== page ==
Motorcyclists continue to be overrepresented in Tasmania’s serious casualty crashes. Over the last ten years, motorcyclists have accounted for approximately one in four serious casualties on Tasmanian roads, despite representing only five percent of the vehicle fleet.
Motorcyclists are extremely vulnerable road users because there is very little to protect them. In the event of a crash, they are more likely to be seriously injured or killed than passengers in a car.
As a motorcycle rider you can reduce your risk by wearing the right safety gear and by preparing for all types of conditions when planning a ride. Try to plan ahead, obey road rules and always be aware of changing road and weather conditions. Blue skies and sunshine can quickly change to grey clouds and rain.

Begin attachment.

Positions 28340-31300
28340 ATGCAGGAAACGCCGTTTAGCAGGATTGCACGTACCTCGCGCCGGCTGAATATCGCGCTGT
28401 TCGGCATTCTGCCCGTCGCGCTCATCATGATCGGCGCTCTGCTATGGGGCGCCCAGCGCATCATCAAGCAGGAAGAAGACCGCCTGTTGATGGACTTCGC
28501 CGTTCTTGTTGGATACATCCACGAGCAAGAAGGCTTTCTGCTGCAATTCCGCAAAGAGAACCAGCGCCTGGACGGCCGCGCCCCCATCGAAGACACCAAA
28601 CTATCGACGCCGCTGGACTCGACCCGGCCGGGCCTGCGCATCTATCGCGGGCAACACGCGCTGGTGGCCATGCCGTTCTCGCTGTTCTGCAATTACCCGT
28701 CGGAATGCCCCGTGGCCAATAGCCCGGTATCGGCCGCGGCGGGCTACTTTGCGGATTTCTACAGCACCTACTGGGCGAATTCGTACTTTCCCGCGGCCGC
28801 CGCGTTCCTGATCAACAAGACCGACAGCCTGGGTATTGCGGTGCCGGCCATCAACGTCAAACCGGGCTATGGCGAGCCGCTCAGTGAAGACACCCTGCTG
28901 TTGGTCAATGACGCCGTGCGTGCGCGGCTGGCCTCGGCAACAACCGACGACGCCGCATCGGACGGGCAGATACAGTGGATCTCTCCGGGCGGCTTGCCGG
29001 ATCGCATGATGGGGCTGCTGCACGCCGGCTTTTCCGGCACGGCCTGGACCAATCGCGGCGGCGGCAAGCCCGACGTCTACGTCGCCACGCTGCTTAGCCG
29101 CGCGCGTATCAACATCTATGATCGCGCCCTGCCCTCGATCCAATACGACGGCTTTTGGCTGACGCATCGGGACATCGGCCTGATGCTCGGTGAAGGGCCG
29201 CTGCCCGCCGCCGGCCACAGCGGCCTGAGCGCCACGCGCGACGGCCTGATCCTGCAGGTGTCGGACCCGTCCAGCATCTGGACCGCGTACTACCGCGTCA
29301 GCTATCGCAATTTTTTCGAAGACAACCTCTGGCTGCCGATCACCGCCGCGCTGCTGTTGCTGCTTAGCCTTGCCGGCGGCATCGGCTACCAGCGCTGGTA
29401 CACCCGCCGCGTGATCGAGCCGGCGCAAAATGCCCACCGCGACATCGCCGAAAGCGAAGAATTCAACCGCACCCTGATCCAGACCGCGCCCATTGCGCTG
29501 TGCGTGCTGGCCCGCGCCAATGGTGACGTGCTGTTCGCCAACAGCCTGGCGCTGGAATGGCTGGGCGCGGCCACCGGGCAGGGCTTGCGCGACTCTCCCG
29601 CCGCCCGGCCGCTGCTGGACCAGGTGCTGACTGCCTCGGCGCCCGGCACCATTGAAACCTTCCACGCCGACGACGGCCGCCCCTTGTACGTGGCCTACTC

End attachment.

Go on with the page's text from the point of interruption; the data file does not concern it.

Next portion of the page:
More information for motorcyclists can be found in the The Tasmanian Road Rules.
Public comment has now closed for the Tasmanian motorcyclist graduated licensing system (GLS) to identify changes that will help make inexperienced riders safer.
Possible changes to the motorcyclist graduated licensing system (GLS) were recommended by the University of Adelaide Centre for Automotive Safety Research (CASR) to reduce road trauma among young and novice motorcyclists. The Road Safety Advisory Council’s (RSAC) discussion paper, public consultation report and CASR’s recommendations are available in downloadable resources.
The RSAC will consider the feedback provided through this public consultation process, together with the recommendations made by CASR. The RSAC will then provide advice to the Tasmanian Government on whether changes should be made to the Tasmanian motorcyclist GLS to make young and novice riders safer.